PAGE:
Campus News

Campus spaces memorializing KKK fraternity members likely to see name change, following Union Council vote

Union Council members passed a resolution Monday that would remove former KKK fraternity members names from Memorial Union Spaces

Image By: Photo Courtesy of Creative Commons - Richard Hurd

Wisconsin Union spaces that memorialized former Ku Klux Klan fraternity members could receive new names this fall, if UW-Madison Chancellor Rebecca Blank approves the Union Council resolution passed in a 7-2 vote Monday night.

The council’s resolution comes after a summer’s worth of discussion and debate surrounding the Porter Butts Gallery and the Fredric March Play Circle, after a report published last spring linked those spaces’ namesakes to a 1920s campus fraternity called the Ku Klux Klan.

Chancellor Blank mandated the school investigate its association with the KKK last August in the wake of the deadly white supremacist rally in Charlottesville, South Carolina. Members of the committee who voted Monday night said they expect she will ratify the resulting Union Council resolution, passed almost a year later.

“Council voted to move forward with renaming in consideration of the impact on students and other community members of affiliation with any organization called the KKK on students and other community members,” the Union Council said in a statement published Tuesday morning. “Union Council and the Wisconsin Union team are committed to inclusivity, the shared governance process that led to this decision, and to playing an active role in improving campus climate.”

The resolution was an effort to honor the voices of students and community members who felt that displaying March and Butts’s names created a hostile campus climate, while also acknowledging the complicated history of the KKK fraternity on campus, according to Yogev Ben-Yitschak, Associated Students of Madison vice chair and one of the 10 members of the panel who voted on the resolution Monday.

It suggests that Fredric March’s name be removed from the Play Circle and the Porter Butts Gallery be renamed the Main Gallery. It also recommended that a display recognizing Butts and his contributions as a founder of the Wisconsin Union be constructed at a different location, and that further research be done regarding Fredric March’s legacy.

The language the resolution uses to discuss the future of the Play Circle was left intentionally open-ended, should the Union Council decide to rename the space later on.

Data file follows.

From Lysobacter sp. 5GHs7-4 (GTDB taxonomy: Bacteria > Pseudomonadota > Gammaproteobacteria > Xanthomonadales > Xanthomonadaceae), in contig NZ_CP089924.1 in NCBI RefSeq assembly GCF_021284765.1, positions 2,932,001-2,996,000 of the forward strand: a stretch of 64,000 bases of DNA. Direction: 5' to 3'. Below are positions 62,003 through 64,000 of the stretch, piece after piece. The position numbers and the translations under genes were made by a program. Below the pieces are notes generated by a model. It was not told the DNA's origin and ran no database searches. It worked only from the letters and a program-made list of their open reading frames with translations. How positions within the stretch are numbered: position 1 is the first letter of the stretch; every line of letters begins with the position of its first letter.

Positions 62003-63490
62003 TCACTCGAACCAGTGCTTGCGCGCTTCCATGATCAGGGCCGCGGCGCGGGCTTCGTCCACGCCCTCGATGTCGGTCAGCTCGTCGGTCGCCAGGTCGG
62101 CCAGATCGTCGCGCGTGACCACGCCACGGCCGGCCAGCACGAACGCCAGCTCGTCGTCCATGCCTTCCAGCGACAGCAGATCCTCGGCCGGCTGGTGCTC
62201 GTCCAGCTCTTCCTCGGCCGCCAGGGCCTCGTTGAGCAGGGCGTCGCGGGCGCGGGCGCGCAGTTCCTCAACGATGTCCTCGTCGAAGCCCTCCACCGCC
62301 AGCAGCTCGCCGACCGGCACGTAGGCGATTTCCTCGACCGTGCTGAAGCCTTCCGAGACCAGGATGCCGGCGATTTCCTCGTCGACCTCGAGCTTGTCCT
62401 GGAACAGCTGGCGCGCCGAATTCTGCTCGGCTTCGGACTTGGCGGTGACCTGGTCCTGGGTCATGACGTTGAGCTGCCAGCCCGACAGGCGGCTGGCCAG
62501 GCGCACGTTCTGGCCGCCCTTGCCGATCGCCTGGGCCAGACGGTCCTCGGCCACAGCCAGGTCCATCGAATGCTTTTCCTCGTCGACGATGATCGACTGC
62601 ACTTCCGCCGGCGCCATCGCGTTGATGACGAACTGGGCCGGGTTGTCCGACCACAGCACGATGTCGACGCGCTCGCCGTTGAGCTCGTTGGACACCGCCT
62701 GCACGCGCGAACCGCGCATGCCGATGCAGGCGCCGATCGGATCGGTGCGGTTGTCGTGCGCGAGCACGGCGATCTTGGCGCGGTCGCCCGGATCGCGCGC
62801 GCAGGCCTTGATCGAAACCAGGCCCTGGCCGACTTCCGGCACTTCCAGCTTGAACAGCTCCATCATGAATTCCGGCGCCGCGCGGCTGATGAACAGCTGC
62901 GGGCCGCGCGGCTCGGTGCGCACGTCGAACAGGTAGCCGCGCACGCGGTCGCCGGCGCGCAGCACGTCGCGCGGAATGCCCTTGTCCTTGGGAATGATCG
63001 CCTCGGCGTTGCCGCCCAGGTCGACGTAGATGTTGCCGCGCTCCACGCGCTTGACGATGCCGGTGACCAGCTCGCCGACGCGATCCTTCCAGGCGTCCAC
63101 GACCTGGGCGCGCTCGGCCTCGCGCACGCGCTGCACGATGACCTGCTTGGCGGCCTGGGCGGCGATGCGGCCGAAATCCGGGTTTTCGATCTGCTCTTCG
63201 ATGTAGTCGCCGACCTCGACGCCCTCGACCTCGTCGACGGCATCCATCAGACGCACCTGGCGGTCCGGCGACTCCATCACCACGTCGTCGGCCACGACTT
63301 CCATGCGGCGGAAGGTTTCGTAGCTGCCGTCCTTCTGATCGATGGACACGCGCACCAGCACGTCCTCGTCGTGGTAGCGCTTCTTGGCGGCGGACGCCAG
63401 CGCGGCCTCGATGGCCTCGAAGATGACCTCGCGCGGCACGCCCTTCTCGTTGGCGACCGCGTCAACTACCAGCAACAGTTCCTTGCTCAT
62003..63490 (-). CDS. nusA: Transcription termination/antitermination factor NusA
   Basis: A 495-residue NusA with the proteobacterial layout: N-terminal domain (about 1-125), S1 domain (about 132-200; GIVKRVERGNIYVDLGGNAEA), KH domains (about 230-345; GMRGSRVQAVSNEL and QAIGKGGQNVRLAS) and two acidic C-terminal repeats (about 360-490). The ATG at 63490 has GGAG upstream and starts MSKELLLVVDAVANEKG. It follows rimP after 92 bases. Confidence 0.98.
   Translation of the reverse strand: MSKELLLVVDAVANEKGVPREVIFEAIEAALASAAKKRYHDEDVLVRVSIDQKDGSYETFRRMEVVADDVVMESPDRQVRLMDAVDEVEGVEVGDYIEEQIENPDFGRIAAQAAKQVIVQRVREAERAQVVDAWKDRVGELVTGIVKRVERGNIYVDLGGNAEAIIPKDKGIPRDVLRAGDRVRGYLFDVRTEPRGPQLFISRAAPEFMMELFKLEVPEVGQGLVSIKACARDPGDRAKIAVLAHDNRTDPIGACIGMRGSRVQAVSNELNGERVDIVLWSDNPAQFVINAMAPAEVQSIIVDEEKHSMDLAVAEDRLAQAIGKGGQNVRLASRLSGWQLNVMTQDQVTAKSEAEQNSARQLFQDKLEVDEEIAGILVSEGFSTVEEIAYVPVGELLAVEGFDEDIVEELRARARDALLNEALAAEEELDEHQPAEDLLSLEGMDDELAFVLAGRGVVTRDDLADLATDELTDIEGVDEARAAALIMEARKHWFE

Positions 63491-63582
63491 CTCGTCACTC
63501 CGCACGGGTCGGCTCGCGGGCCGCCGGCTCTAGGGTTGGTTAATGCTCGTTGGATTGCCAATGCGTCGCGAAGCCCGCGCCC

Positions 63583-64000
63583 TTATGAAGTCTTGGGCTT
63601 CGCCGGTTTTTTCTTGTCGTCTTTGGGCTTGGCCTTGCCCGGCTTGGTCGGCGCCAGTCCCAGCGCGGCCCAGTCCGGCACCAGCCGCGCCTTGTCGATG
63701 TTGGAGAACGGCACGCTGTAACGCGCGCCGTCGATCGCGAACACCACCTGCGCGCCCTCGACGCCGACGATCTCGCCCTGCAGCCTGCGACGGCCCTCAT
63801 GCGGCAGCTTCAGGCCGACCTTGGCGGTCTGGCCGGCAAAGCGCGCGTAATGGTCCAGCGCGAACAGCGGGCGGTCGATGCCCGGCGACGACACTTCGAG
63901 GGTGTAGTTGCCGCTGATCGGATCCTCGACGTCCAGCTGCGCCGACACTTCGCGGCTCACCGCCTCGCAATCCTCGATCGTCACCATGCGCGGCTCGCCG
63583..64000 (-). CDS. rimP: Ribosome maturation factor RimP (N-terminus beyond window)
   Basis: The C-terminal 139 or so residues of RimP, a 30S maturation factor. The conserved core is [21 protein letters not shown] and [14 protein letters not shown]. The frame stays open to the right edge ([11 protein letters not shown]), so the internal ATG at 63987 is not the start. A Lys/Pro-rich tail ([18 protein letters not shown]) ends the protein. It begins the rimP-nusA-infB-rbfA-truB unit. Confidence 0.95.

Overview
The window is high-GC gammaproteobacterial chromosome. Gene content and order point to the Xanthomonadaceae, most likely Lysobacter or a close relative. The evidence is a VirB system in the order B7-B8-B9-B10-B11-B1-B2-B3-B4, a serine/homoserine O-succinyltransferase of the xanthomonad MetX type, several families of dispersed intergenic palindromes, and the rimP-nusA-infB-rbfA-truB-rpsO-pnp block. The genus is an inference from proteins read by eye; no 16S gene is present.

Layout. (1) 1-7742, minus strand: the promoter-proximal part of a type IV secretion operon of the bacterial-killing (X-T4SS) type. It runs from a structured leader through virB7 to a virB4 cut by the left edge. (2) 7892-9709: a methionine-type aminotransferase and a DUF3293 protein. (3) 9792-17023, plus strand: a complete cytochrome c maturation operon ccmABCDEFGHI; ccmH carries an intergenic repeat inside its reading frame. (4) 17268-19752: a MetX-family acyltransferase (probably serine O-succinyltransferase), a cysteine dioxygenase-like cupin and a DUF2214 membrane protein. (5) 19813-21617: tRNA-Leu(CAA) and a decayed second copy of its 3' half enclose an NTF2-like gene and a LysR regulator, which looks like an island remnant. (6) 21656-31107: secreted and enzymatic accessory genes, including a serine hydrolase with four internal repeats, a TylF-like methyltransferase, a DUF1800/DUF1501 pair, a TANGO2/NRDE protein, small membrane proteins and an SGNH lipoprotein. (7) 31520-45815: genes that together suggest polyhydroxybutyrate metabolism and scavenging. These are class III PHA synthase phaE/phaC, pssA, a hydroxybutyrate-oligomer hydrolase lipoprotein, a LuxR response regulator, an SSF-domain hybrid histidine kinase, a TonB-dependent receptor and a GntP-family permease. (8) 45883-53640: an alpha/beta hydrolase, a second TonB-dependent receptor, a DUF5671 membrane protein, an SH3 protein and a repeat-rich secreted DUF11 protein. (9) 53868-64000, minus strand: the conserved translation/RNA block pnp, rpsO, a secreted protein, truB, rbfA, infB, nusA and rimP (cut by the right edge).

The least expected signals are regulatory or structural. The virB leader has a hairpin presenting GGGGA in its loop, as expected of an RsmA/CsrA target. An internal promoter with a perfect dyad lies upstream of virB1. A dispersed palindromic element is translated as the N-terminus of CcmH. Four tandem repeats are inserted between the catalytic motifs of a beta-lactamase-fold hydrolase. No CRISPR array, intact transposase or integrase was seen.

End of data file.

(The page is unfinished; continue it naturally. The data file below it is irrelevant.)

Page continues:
“The resolution was vague enough that if we do more research and decide to rename the play circle after a person of color, we can,” Ben-Yitschak said. “That’s something we’ll continue to talk about.”

The resolution also reaffirmed goals laid down by the council last April, including the development of Union programing meant to inspire conversations about current and past injustices on campus, as well as a public history project that would collect the stories of those who endured and struggled against a hostile campus climate.

Community input collected over the course of the summer was critical to the council’s decision, Ben-Yitschak said.

“Our decision was almost entirely based on what the community told us,” he said. “People took this issue very personally.”

Ben-Yitschak also said that the discussion process speaks to the power of a shared governance system, where student and university bodies work together to develop solutions to problems.

“First of all, this is a prime example of shared governance, what student government is supposed to do,” Ben-Yitschak said. “We all came together and agreed on a compromise. It’s an example of what should happen when students and the school disagree about anything.”

Over the next school year, the Union Council will work to meet the goals outlined in this resolution and the one passed in April, which includes further research into the historical connection between the KKK and the Ku Klux Klan fraternity, as well as new ways to make inclusion a reality on campus.

"I'm looking forward to seeing how the next year plays out,” Ben-Yitschak wrote in a Facebook status. “I think we're on the right side of history on this one."

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